Financial crisis is no barrier to Madrid 2016 bid
Spain’s International Olympic Committee stresses 77 percent of the needed infrastructure has already been completed.
MADRID – Madrid can host the 2016 Olympics "with or without" the global financial crisis because the bulk of the needed infrastructure is already in place, Spain's International Olympic Committee representative said Thursday.
"Our candidacy is secure and full of vitality," said Juan Antonio Samaranch, the son of the former president of the IOC of the same name.
"The Games could be held here with or without a crisis for a very concrete argument: in this country the majority of the investment has already been carried out. This message the whole world can understand," he added.
Samaranch was speaking to reporters after meeting with the IOC delegation which is inspecting Madrid's bid for the 2016 Games until Friday.
This is Madrid's second consecutive bid after 2012 Games which were awarded to London, and the city has been driving home the fact that it has 77 percent of the needed infrastructure already completed.
Samaranch said Madrid's bid had a budget of USD 2.7 billion (EUR 2.0 billion) for organising the event and another USD 3.4 billion for infrastructure.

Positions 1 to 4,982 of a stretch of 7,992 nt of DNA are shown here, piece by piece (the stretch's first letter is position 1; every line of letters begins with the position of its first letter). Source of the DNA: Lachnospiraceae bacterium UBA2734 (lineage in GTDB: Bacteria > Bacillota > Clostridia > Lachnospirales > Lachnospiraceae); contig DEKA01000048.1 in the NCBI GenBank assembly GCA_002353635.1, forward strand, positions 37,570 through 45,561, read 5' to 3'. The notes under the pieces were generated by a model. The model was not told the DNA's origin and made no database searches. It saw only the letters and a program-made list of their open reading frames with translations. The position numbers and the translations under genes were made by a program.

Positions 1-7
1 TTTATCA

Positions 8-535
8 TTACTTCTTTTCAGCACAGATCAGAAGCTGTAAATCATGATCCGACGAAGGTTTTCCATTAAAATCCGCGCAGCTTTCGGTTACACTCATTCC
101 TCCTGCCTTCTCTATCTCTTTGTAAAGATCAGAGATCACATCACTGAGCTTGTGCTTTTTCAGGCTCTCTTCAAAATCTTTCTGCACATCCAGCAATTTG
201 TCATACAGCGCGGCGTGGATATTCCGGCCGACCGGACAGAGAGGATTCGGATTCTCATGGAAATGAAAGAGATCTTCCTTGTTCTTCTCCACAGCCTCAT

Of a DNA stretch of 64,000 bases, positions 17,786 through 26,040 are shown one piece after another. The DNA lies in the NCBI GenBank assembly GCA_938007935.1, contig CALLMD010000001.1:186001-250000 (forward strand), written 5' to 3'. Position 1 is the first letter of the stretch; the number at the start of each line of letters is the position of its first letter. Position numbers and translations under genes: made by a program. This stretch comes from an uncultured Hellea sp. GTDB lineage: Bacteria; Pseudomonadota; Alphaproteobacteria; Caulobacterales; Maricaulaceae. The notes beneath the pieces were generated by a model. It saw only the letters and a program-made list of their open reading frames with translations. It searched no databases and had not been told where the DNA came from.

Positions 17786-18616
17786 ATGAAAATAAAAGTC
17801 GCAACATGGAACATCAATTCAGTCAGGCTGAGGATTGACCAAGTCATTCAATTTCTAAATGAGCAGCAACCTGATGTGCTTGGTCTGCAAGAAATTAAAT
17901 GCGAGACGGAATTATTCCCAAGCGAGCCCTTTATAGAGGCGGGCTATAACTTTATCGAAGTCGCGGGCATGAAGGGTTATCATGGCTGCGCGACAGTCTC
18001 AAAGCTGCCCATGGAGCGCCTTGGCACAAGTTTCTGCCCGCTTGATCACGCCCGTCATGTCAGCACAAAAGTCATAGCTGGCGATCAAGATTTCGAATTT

"It is not just a budget of numbers, you have to convert them into action and how to do so is also spelled out," he said.
Madrid mayor Alberto Ruiz-Gallardon, who appeared before the IOC delegation with Samaranch, called the budget "conservative, realistic and safe".
Last week Madrid's city government announced it had agreed to guarantee the full price tag of EUR 870 million for the construction of the Olympic Village if the Spanish capital is awarded the 2016 Games.
"Spaniards have worked hard and saved for this event and the Games would be a great opportunity to create new jobs," said Madrid bid chief and former Olympic field hockey champion Mercedes Coghen.
Samaranch said members of the IOC delegation expressed concern over the possible impact which the fluctuation in the value of the dollar and the euro may have on the finances of the event.
"About 70 percent of our revenues are in dollars and the percentage of our expenses in euros is even higher. How to face up with currency fluctuations is an easy question to answer: you can't," he said.
"It is a natural risk that exists, but which through mechanisms known as exchange rate insurance you can minimise," he added.
The vast majority of residents of Madrid, 85 percent, support the bid according to the recently undertaken IOC polls, Madrid bid organisers said.
That compares to 75 percent support in Chicago for the city's bid and 56 percent support in Tokyo for its bid.
Figures for the fourth city in the race to hold the 2016 Games, Rio de Janeiro, were not known, they said.
The 13-member IOC inspection team arrived in the Spanish capital on Monday after already visiting the three other candidate cities.
It will then produce a technical report that will provide the basis for the IOC when they choose the host city in Copenhagen on 2 October.
AFP / Expatica